Daisy Mooring is queen of the boondocks dorks. Just ask her ex-husband. Married at eighteen and divorced by twenty-two, the Carolina girl is all washed up at quarter-life. She’s the resident wallflower at Natural by Nicolette, and spends her days at the cosmetics company going mostly unnoticed, quietly observing and leaving the talking to her loud-mouthed mother. But when she accidentally blurts out during the staff retreat that she’d marry a sexy foreigner so he could stay in the country, all that attention she’d been shunning for so long catches up to her at once.
Ben Thys actually doesn’t need any help staying in the US, but now that the pretty redheaded soap maker is on his radar, he can’t stop thinking of the possibilities. The Belgian national could have the life his American big brother has: the home, the friends, the job. A sweet little wife would just be icing on the cake.
But Daisy’s been burned before by a man who claimed to love her. It doesn’t matter if Ben could be the beginning of her fresh start if she can’t clean her slate of the past.
“If you think it would help, we could get married.”
The entire congregation of Natural by Nicolette staff members clustered in the middle rows of the chartered bus laughed and laughed. At least, that’s what it seemed like to soap maker Daisy Mooring. She couldn’t tell precisely which of her coworkers were howling at her expense.
She couldn’t tell shit.
Her pulse pounded in her ears, and her vision had gone all spotty from mortification. At that moment, her body was an immovable shell—not much more than a house for a brain that seemed to have lost its reins to her usually leaden tongue.
There was a reason she was known as the quiet one. If she didn’t talk, she couldn’t make an ass of herself.
She slipped over to the window, pulled her knees up to her chest, and pressed her face against her legs with a groan. Her heart rate slowed, and the blood flow to her head diminished just enough for her to focus on the sounds around her. The laughter had died down, but the niggling hyperawareness remained. The fine hairs on the back of her neck and arms stood on end. She knew for certain she was being stared at.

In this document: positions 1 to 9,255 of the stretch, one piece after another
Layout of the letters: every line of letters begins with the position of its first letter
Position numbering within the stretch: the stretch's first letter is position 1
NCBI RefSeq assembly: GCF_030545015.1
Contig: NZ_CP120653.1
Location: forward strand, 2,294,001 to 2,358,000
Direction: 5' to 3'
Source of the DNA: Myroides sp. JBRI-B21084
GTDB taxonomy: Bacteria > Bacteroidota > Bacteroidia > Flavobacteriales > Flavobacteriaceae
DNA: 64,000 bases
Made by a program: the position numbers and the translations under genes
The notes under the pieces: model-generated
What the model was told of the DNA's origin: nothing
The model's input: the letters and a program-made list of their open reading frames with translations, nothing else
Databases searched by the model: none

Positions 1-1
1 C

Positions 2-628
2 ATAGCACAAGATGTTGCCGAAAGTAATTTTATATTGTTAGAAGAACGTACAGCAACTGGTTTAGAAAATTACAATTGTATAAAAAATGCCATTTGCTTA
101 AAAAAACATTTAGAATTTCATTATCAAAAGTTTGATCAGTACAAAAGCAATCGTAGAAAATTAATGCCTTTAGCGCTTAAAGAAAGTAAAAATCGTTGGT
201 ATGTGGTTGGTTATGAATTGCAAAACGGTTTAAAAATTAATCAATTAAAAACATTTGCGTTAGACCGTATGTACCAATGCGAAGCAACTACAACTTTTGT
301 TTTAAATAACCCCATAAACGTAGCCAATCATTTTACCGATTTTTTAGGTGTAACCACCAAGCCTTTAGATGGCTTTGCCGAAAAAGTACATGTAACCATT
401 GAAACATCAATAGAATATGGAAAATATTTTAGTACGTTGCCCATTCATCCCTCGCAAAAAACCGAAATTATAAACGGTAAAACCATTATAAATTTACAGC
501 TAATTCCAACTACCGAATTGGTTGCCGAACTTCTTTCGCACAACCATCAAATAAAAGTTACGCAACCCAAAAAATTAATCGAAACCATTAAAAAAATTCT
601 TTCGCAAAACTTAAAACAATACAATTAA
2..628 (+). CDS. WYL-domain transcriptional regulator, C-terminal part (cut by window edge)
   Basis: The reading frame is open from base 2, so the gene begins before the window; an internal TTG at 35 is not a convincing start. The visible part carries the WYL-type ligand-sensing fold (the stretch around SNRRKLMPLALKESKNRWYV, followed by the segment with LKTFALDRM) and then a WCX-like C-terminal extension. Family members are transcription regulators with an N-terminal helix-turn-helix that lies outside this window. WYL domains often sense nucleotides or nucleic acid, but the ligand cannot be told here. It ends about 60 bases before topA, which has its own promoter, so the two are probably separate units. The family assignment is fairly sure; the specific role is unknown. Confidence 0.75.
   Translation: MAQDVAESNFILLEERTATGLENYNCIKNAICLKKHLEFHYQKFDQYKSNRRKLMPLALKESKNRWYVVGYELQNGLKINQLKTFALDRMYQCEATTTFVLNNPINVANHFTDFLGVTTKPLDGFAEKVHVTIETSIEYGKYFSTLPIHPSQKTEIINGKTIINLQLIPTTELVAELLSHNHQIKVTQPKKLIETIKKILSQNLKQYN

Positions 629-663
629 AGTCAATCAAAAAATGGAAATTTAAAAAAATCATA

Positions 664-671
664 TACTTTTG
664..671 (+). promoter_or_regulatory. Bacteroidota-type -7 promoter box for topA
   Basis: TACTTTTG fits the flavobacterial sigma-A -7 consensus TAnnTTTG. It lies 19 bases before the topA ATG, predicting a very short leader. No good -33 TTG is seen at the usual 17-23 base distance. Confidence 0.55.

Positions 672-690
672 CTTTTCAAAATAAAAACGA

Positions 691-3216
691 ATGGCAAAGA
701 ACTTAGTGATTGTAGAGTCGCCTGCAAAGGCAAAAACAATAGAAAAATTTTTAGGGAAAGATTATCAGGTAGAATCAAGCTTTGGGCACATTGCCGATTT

They were right to stare.
The sound of cloth abrading bus upholstery beside her prompted her to open her right eye.
Her coworker—well, boss, in a way—Trinity, had slipped into the adjacent seat. The little blonde rested a hand on top of Daisy’s right knee.
Daisy straightened up.
Trinity cringed. “Daisy, we’re sorry. We didn’t mean to laugh.”
Daisy exhaled a shuddering breath and braced herself for further insult.
“You rarely say more than two or three words at a time, so we never really know what you’re thinking. For you to be thinking that… Well, that wasn’t something any of us could have predicted would come out of your mouth.”
“Yeah.” Daisy rubbed her eyes with the heels of her palms. She put her head against the questionably clean headrest just in time to see the bus zip past a green mileage sign on the right-hand side of the road. Twenty minutes to Williamsburg. Twenty minutes until she could scamper away like the cowering invertebrate she was and disappear into the theme park’s brewery. She wanted to drown her sorrows with dozens of little sample cups of beer and maybe, if she were lucky, fall into one of the brewing tanks to meet her boozy death. Death by beer inhalation seemed a far more pleasant way to go than dying of self-inflicted humiliation.
She didn’t even like beer.
Trinity gripped Daisy’s shoulder and gave it what was probably meant to be a reassuring press. Trinity leaned in a little closer and dropped her voice to a whisper. “He didn’t laugh. I think he was too stunned that you said something. You never say anything. He probably didn’t know you could talk.”
Daisy cringed. Dumb and mute. Exactly the reputation she wanted.
Trinity gave her one more squeeze and retreated to her row. She sat in front of Daisy and beside her boyfriend Jerry, whom happened to be the elder brother of the Belgian man Daisy had inadvertently propositioned.
Ben had been in the US for about sixty-five days. This trip, anyway. She’d been counting. This was his third trip, and the longest so far. He’d taken a leave of absence from his job as a swim coach and was supposed to remain in The States until after Trinity and Jerry’s wedding. Ben had become sort of an unofficial staff member at the Natural by Nicolette headquarters, so it seemed appropriate the team drag him along on their yearly retreat.
The entire staff and their sweeties were on the bus, with the exception of Daisy’s mother—Francine. Momma had some business to tend to, or at least that’s what she’d claimed. Daisy knew the truth. Amongst other things, Momma had an irrational fear of heights, things that went fast, and things that went both high and fast. A theme park wasn’t her idea of a good time.
Daisy had tried to bow out, too, thinking such a trip would be a wonderful way to show off the magnificent bounty that was her social ineptitude, but the lady in charge, Nicolette, called “Bullshit” at her headache excuse and manhandled her onto the bus.
Nikki was strong to be such a scrawny thing.
“Thanks, Nikki,” Daisy muttered to her knees as she flattened her face against them once more.